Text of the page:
So when students are doing different activities in the cavalry lab, they’re then going and looking at what that part of the body looks like underneath the ultrasound. And so our students are getting to be experts with ultrasound technology prior to going out to their third-year rotations. We also have a very strong osteopathic manipulative medicine curriculum, or OMT or OPT, depending on what school you’re from and what they’re going to call it, but it’s all the same thing. With our founding school status, our faculty are very proud of that curriculum. And I would say that our students are probably getting more hours in that type of educational setting than maybe some of the other schools.

And so they definitely have a lot of hands-on time, perfecting those skills, getting a lot of those palpatory skill development out of the way, and being able to use those skills in a variety of different patient settings. We also have just a tremendous amount of research that happens on this campus by our faculty, clinical faculty, and our basic science faculty. We have an A.T. Still Research Institute that is one of the leading sites internationally for osteopathic manipulative medicine research, and the efficacy of that. We have the Osteopathic Museum, which is the one and only main one in the entire world. So it’s accredited and it’s a fantastic museum showing a nerve structure that was dissected in the 1930s by our students, and it’s a completely intact nerve structure.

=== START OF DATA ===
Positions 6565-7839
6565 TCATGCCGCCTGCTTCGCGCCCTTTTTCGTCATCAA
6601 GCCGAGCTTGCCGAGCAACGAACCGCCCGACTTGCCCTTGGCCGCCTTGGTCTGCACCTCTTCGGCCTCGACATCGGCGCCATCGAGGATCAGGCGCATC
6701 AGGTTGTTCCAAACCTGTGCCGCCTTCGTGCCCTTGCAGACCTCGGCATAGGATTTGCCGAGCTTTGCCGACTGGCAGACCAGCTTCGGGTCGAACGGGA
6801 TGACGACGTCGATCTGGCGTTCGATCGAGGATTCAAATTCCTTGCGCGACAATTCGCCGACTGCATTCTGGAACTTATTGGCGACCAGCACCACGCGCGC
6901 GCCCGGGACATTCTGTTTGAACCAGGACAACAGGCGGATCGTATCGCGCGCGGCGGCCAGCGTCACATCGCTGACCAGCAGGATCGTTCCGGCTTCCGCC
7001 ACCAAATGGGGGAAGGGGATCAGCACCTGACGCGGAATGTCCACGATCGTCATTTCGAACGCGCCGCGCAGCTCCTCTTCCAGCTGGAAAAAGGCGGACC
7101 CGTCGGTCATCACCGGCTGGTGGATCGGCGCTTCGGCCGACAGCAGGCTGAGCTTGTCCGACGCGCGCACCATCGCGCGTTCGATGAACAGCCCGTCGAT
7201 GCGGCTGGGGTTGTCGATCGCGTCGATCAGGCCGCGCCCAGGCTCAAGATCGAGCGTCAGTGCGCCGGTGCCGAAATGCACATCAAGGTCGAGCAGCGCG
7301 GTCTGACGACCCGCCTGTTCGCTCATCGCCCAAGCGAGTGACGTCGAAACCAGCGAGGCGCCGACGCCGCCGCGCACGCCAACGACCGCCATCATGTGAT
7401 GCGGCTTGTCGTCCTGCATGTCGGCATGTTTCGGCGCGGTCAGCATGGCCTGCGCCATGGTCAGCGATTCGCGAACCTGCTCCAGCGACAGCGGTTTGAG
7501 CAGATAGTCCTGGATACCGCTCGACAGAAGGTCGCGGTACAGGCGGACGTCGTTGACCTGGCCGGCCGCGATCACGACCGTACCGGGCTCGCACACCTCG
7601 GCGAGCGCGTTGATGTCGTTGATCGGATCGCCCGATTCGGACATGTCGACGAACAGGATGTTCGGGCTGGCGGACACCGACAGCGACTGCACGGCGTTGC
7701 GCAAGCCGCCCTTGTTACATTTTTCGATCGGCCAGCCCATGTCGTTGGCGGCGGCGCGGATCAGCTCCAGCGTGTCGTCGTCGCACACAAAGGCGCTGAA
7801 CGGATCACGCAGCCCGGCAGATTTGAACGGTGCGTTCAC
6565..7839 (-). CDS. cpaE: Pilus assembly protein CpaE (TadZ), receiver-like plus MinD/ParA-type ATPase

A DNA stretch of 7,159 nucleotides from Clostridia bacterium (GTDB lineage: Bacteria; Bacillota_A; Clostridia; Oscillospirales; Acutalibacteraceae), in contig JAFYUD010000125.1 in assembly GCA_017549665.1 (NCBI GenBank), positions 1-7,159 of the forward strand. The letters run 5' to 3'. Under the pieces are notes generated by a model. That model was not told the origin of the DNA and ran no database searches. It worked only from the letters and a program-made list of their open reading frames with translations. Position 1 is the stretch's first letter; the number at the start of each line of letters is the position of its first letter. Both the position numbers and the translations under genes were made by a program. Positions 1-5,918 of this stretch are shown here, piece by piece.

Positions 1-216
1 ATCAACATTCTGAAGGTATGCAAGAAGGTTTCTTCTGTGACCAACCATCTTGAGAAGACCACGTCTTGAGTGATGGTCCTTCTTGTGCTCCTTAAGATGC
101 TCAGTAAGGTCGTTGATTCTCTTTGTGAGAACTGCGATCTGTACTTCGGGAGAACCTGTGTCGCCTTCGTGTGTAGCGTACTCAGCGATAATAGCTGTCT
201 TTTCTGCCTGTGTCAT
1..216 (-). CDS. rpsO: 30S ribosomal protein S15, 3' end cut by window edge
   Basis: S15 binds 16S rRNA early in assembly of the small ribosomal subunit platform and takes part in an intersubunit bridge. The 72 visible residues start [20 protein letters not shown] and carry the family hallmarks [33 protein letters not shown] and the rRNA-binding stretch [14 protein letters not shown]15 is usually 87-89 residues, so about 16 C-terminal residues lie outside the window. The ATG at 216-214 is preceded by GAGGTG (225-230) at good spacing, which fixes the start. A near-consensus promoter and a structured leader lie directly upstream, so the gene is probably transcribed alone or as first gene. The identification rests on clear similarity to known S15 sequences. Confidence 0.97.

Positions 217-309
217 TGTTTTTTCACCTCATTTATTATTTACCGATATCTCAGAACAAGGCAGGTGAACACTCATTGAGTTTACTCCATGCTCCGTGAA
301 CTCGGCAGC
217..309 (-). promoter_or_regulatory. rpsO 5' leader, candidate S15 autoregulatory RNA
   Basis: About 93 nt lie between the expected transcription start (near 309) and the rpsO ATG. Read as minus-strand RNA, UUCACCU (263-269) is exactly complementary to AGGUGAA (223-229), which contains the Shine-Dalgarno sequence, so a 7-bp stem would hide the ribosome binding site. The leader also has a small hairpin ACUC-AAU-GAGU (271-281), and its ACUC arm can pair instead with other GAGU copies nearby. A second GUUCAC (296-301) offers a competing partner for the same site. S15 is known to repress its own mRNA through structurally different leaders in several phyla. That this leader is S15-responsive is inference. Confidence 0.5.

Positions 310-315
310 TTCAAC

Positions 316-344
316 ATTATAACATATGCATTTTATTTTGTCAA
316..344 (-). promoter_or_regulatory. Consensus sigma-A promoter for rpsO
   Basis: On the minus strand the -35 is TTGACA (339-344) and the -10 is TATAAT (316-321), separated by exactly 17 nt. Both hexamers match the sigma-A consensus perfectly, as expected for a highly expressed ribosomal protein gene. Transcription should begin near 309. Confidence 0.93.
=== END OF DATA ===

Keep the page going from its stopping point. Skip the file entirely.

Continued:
I want to probably leave on that question, was just the innovation that our technology of what our faculty bring to the table. So one of our faculty in our human patient simulation labs comes from the medical profession. And she was noticing that overall, over the years, when she was more in the hospital setting prior to coming on as faculty, a lot of students when they get into the clinical practice area came into a rather chaotic situation. They were having a hard time tuning out the extraneous information coming to them.

Whether it’s noise or the patient in discomfort or other people telling what to do, they would kind of forget as we all do when we kind of panic. And so she created in our human patient simulation lab an immersion room. And that immersion room is basically, again, it’s a simulated activity that students will do to assess a patient and take care of a patient. But there are all kinds of stimuli coming at that patient or at the students when they’re practicing those scenarios.